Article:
(http://www.stefanv.com/electronics/using_nimh.html)

Now this graph is an example for a 2Ah battery, but you see the idea. You're going to use two alkaline's to get the necessary 3V for the GSM module, however, directly after using the batteries the voltage will drop and the module won't work anymore. A better option would be to use three NiMH's, which provide 3.6V together and will keep the device running until the batteries are almost completely discharged.

• You say you want to turn off the GPS when unused. Yes, this is possible, but remember that the module needs some time before it has a fixed position, as it needs to look for satellites. I don't know the details of your application, but say you want to send an SMS every 10 seconds, then you cannot turn the GPS off in between.

How much time you need to get a fix depends on your module and environmental circumstances like buildings and maybe the weather, I'm not sure. I built a device with a fairly old GPS module once, and that one needed about 4 minutes in open field to get a fix. Nowadays modules should be much better.

Even though you can use the GPS module within a certain voltage range, that doesn't mean you get the same results. When I was building that device, I noticed I could get a fix slightly faster, in about 3 minutes, when using a supply voltage about 0.5V higher than the minimum. (In the end I didn't use it since I didn't need the minute and it would mean adding an extra battery, for which I didn't have space.)

You're definitely on the right track. I think I see a few misconceptions in your approach though.

Most microelectronic devices can be operated within a range of voltages. The microcontroller you picked, for example, can operate between 1.8V and 3.6V. That doesn't mean it will make the voltage swing between those two numbers. You choose which voltage value you want when you prepare your circuit. And that's the voltage it will run at. So you don't pick an average voltage to calculate power consumption. Just pick the voltage you will use.

Your microcontroller's datasheet specified a current consumption at a specific voltage at a specific frequency. That's the current it will consume to power its core and the oscillator circuitry. It's a (roughly) constant value so you don't have to account for the frequency of your oscillator in your power calculation. If you plan to run at 16MHz, you'll need to find the current consumption specification in the datasheet for 16MHz, not just pull the representative value off the summary page, as you did. Simply multiplying by 16 isn't correct.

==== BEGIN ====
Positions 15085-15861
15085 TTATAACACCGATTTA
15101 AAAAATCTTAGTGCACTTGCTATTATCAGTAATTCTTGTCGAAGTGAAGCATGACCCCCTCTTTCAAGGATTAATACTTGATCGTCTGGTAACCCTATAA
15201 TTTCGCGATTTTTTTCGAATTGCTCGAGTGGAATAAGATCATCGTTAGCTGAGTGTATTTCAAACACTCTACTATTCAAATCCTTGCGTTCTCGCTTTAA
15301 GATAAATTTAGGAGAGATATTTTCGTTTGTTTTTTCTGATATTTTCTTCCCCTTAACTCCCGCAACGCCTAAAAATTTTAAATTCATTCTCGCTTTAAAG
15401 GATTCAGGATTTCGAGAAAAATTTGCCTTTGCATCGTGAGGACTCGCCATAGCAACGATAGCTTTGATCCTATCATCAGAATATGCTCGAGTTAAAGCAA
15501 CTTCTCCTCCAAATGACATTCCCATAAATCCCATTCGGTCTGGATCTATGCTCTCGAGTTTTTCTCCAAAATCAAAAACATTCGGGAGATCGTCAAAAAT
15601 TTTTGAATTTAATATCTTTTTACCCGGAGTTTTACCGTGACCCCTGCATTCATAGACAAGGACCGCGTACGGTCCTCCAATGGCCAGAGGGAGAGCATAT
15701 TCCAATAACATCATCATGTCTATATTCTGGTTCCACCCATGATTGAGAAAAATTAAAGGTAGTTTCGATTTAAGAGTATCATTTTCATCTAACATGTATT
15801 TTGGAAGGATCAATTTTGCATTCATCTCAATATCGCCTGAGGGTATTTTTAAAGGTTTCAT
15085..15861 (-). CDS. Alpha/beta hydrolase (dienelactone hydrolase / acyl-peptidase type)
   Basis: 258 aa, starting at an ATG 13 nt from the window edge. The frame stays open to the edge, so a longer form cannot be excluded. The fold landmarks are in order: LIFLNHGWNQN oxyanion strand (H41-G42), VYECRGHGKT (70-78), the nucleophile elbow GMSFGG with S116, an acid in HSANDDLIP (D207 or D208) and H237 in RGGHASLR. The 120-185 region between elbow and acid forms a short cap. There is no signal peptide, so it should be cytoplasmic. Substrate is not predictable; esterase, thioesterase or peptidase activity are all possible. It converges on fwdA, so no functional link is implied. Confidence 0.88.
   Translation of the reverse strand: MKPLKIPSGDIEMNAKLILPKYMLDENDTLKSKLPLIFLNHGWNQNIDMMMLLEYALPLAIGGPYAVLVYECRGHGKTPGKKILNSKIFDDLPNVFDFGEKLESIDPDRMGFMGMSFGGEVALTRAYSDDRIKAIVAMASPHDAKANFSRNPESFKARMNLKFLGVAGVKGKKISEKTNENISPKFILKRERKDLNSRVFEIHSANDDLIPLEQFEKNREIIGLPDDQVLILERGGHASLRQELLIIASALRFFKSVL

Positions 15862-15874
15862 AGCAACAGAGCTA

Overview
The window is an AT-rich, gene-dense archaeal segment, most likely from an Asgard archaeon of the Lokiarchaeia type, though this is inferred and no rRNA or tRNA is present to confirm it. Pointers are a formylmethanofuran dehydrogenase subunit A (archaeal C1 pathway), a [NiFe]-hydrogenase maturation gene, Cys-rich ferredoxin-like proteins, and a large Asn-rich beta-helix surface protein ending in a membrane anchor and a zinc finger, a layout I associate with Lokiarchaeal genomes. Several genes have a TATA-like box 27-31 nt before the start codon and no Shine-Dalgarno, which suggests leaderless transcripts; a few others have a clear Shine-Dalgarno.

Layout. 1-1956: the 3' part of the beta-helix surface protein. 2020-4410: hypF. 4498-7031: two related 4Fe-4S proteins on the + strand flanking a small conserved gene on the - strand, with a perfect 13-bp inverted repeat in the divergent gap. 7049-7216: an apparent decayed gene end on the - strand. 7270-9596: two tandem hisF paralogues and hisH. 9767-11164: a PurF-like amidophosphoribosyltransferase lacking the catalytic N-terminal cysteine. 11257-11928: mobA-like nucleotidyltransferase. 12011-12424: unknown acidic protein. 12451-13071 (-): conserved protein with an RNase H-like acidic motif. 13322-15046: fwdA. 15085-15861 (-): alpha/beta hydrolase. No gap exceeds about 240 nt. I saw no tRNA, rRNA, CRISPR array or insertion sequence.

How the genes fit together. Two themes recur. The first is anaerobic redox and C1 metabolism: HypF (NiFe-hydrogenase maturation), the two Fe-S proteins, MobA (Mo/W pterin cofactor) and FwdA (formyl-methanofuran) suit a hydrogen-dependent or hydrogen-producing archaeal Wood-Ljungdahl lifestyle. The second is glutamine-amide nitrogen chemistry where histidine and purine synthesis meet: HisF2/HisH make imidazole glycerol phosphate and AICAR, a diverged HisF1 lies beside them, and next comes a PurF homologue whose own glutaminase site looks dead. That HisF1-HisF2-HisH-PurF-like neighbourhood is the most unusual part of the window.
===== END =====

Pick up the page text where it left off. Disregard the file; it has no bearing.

You could almost get away with the 2 AAA batteries except for the GSM module. It has a minimum of 3V, and that's only for its special "extended" mode. Regular operation is not guaranteed at that low of a voltage and it won't even turn on unless the voltage is higher. Plus, as the batteries get discharged, the voltage will dip even below 3V. You'll need to use either a third AAA or another type of battery.

Now here's a tricky bit. The GSM needs a voltage between 3.35V and 4.5V, but the GPS wants between 1.65V and 3.6V. So you have a narrow band between 3.35V and 3.6V to run the circuit at. You're gonna need a voltage regulator to keep the voltage in that safe range. As long as the battery you choose is only a little higher than that, you can use a linear regulator and get pretty good conversion efficiencies. Using regulators is outside the scope of this question, but there's plenty of information on them on the internet or on this site.

One last comment. I like your ambition, but designing a project from scratch that involves GPS location acquisition and SMS data transmission using a microcontroller is not easy. I highly recommend you start off with some simpler projects (like making an LED blink!) and work your way up to a multi-function system like this.